Six Sources of Indoor Air Pollution – and How to Combat Them

Six Sources of Indoor Air Pollution – and How to Combat Them

child sneezingBurning eyes, cough and chest tightness, throat irritation and wheezing. They’re all symptoms of poor air quality that most associate with the outdoors. But did you know that the air quality inside your home can be just as – or even more – polluted? With winter on the way and more time spent indoors, now’s the time to consider a home air quality evaluation.

Indoor air quality (IAQ) refers to the overall makeup of the air we breathe indoors. While contaminants and their sources may vary, indoor air pollution is dangerous to your health — something we at Robison work hard to prevent. For over 100 years, we’ve been the air quality experts for homeowners in Westchester and Putnam. Here we share some common sources of indoor air pollution — and how to combat them.

1. Pollen, Dirt and Dander

Dust mites, dander, mold, mildew and pollen are just a few of the various “biological” agents that can count as indoor air pollution. These pollutants build up naturally in homes and offices over time.

2. Building Supplies

Building supplies (both past and present) are oftentimes made or reinforced with toxic chemicals. It’s possible for them to release harmful chemicals into the air. Pollutant-laden building supplies may include everything from insulation to treated wood and particleboard to finishes, varnishes, glues, caulks, primers and paints.

3. Cleaning Solutions

Cleaning supplies are notorious for contributing to indoor air pollution. Commercially available cleaning supplies, especially those with a strong odor, are often made of toxic chemicals that contribute to indoor air pollution.

 4. Smoke, Fire or Combustion Sources

It’s no secret that tobacco smoke is an indoor air pollutant that is harmful to human health, but what about other combustion sources? Smoke from fireplaces, gas stoves and even candles and incense can release carbon monoxide, methane, fluorocarbons and nitrogen dioxide.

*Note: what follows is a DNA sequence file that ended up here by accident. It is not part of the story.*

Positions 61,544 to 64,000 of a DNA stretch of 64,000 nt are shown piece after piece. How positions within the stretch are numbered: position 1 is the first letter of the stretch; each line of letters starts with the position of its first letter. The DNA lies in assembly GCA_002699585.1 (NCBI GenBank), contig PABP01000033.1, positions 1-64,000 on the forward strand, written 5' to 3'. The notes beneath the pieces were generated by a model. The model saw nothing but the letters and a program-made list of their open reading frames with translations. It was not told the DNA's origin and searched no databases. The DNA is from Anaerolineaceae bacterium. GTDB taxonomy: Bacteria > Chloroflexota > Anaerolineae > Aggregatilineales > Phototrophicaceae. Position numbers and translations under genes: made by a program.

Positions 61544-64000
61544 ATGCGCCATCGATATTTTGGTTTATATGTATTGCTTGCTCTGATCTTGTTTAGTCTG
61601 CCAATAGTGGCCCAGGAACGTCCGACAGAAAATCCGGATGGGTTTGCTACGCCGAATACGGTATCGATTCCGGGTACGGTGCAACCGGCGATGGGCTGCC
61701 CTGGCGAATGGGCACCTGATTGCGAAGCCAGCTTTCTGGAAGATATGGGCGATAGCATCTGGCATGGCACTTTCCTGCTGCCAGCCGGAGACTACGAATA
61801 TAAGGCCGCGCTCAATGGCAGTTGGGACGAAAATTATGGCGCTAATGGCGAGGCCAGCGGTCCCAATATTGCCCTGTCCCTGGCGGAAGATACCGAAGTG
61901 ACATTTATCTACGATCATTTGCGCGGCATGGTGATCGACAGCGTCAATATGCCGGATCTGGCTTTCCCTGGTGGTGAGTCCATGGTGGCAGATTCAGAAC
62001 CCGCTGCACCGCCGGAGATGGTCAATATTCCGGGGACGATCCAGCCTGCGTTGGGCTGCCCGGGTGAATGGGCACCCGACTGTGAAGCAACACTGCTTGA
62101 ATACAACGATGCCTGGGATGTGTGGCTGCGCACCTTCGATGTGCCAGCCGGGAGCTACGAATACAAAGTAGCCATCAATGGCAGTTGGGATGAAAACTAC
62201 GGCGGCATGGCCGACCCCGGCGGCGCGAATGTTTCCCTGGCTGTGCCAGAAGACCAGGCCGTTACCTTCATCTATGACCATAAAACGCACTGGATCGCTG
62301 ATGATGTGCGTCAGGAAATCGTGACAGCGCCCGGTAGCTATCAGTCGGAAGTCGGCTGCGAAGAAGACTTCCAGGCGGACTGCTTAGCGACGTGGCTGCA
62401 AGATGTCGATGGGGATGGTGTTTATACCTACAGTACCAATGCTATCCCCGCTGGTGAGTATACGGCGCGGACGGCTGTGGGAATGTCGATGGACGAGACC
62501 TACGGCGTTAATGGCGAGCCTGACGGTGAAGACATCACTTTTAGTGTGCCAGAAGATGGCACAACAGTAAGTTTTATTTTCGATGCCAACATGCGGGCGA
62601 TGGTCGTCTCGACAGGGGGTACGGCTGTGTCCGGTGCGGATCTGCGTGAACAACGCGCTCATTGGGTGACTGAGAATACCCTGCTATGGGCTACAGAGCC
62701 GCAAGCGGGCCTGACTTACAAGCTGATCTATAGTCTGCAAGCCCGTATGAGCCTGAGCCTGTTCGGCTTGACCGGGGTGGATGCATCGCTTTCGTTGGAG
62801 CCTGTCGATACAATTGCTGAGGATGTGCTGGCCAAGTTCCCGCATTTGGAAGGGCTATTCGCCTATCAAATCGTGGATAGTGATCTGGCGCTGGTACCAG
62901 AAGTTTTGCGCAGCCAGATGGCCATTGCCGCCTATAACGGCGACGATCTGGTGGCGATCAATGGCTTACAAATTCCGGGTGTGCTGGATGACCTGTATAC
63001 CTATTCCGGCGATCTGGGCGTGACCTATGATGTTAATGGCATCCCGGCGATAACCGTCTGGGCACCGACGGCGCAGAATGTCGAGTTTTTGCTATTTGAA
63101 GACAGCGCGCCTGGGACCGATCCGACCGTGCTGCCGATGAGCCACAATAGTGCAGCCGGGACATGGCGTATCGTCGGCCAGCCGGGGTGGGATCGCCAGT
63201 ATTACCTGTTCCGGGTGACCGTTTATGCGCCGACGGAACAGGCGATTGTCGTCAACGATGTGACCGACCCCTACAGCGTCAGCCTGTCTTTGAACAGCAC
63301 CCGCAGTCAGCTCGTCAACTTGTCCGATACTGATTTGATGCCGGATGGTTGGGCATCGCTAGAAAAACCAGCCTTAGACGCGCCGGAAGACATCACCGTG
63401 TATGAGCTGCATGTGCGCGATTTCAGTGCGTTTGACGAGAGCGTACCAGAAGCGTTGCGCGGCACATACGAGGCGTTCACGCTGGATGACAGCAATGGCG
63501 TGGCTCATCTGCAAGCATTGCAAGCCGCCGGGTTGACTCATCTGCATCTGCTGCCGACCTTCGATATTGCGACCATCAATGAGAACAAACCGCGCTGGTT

5Chemicals found in other sources in and around the house:
  • VOCs (volatile organic compounds), (paint, perfume, hairspray, printers, etc.)
  • Radon (invisible radioactive, carcinogenic gas that seeps into foundations from the ground)
  • Asbestos (a hazardous fire retardant common in outdated insulation and popcorn ceilings)
  • Formaldehyde (furniture, particleboard, insulation, plywood)
  • Pesticides (used by homeowners, past and present in your home, to control ants, fleas, etc.)

6. Poor ventilation and humidity levels

It’s not just the materials found or used in a space. Other factors that affect indoor air quality include ventilation, humidity and building practices. Ensuring proper whole-home ventilation, a proper level of humidity (not too wet, not too dry), proper HVAC maintenance,  and air quality testing can help mitigate many of the problems associated with indoor air pollution.

Improve the quality of the air your breathe with Robison!

At Robison, we know that indoor air quality is key to good health. Contact Robison today to learn how our air quality testing and services can greatly improve the air you breathe throughout your home. Call (914) 345-5700 today to schedule an appointment or visit

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